In addition to the analyzers, the current sensors must also have a high accuracy of up to 9 kHz. However, certified accuracy measurements in accordance with IEC 17025 are only offered up to 60 Hz by relevant test laboratories in Europe. A measurement standard up to 9 kHz is not yet available worldwide. Accordingly, to date, only test results from manufacturers or laboratories are available that cannot be traced back to a measurement standard. In 2019, under the leadership of PTB, a first document has been published on how an accurate and test setup can look like in order to obtain reproducible measurement results.5 The work was done in the European project Future Grid II (Metrology for the next-generation digital substation instrumentation).6 Among other things, high-precision fluxgate current sensors from Danisense were used. The same technology is now found in cast-resin encapsulated conversion transducers made by Senseleq, a joint venture between Eleq, a Dutch transducer manufacturer, and Danisense, a Danish manufacturer of high-precision current sensors (zero-flux principle). These fluxgate current sensors can be installed on transformer bushings or switchgear and provide highly accurate readings from DC to the three-digit kHz range. Thus, even low-frequency (< 50 Hz) disturbances can be reliably detected, as mentioned in the application rules, which are not detectable with pure AC sensors or lead to malfunctions due to saturation phenomena.
The measurement proof for the analysis for higher frequency components looks as follows for a 2,500/1 A Senseleq current transformer.
While the defined maximum levels up to 9 kHz are a good aid for network operators to be able to protect the network against interference, problems at the network connection point or with neighboring systems above 9 kHz cannot always be ruled out. For example, multiples of the clock frequency with corresponding sidebands are formed in addition to the clock frequency. This phenomenon is described by the following formula.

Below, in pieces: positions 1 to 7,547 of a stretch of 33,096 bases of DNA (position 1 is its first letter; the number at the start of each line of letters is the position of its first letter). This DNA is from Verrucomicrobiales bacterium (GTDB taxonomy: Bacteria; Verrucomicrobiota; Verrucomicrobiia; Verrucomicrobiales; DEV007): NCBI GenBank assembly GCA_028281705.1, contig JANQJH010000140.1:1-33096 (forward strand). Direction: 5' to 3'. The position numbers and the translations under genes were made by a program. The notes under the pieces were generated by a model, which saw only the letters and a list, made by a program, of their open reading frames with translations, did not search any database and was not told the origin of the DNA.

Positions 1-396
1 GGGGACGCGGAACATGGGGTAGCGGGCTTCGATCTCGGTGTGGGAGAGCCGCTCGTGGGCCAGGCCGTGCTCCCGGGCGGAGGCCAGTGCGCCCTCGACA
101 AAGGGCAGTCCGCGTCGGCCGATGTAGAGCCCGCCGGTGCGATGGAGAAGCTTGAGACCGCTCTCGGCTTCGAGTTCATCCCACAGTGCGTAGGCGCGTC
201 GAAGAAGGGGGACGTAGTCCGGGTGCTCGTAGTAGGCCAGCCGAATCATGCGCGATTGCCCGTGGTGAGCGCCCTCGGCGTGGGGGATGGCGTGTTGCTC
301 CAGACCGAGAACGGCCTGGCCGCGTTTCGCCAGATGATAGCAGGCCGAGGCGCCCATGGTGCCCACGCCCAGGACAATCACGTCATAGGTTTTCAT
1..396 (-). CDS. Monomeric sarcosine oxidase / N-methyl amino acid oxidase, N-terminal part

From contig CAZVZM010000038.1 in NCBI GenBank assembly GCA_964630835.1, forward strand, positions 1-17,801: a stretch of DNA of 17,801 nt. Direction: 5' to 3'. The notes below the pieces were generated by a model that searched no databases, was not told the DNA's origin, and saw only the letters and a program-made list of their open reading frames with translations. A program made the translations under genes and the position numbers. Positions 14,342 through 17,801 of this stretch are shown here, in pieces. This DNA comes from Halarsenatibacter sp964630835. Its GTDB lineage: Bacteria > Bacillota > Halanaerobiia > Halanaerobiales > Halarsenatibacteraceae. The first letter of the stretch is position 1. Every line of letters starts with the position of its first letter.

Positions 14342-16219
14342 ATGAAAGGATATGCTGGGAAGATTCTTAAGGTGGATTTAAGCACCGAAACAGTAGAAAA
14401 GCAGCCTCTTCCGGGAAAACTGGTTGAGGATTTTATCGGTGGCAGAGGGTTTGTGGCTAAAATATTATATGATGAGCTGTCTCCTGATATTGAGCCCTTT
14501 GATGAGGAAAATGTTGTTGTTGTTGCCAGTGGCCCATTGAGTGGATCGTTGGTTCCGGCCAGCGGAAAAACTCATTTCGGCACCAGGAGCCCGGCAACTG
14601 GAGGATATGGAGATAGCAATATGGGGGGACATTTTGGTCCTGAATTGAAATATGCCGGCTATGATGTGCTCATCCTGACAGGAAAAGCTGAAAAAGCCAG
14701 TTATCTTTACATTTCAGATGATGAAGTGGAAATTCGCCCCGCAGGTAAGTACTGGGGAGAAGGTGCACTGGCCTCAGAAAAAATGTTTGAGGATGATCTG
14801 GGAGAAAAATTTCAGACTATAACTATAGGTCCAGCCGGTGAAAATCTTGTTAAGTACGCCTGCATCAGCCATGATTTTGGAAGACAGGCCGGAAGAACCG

f = n × fT ± 2 × n × f1
f = frequency in the grid
n = multiplier (1;2;3;…)
fT = clock frequency of the power electronics
f1 = fundamental frequency (50 Hz)
If an inverter is now clocked at 4 kHz, attenuated amplitudes are also to be expected at 8, 16 and 20 kHz with the corresponding sidebands.
Power quality analyzers with sampling rates of at least 300 kHz at the current and voltage inputs are therefore recommended in order to cover the entire power quality range up to 150 kHz. For example, power quality analyzers from Neo Messtechnik GmbH in Austria have proven their worth. In addition to the high sampling rate of 1 Ms/s, smaller amplitudes at higher frequencies are still detectable due to a very good signal-to-noise ratio.
In addition, voltage sensors for medium voltage with small signal outputs can be connected to the device via switchable voltage inputs (600 Vp and 10 Vp). Current or voltage outputs are available for the Senseleq current sensors. Voltage outputs can be connected directly to the meter. For current signals, low inductance measurement shunts are introduced into the secondary output.
Some network operators have already updated their technical connection conditions (TAB) in Germany and thus impose further investments on the operator of the power generation plant with regard to the measuring equipment in the transfer station. A financial burden on the network operator can thus be avoided, unlike in the case of a connection in the low-voltage range. The operator of the plant is also obliged to send a message to the network operator in the event of a violation of the maximum levels in accordance with the standard.
1 VDE-AR-N 4100 Anwendungsregel:2019-04 (Niederspannung); VDE-AR-N 4110 Anwendungsregel:2018-11 (Mittelspannung); VDE-AR-N 4120 Anwendungsregel:2018-11 (Hochspannung); VDE-AR-N 4130 Anwendungsregel:2018-11 (Höchstspannung)
2 Detlef Schulz (2004): Netzrückwirkungen – Theorie, Simulation, Messung und Bewertung, Berlin und Offenbach: VDE-Verlag
3 TR 3 – Bestimmung der elektrischen Eigenschaften von Erzeugungseinheiten und -anlagen, Speicher sowie für deren Komponenten am Mittel-, Hoch- und Höchstspannungsnetz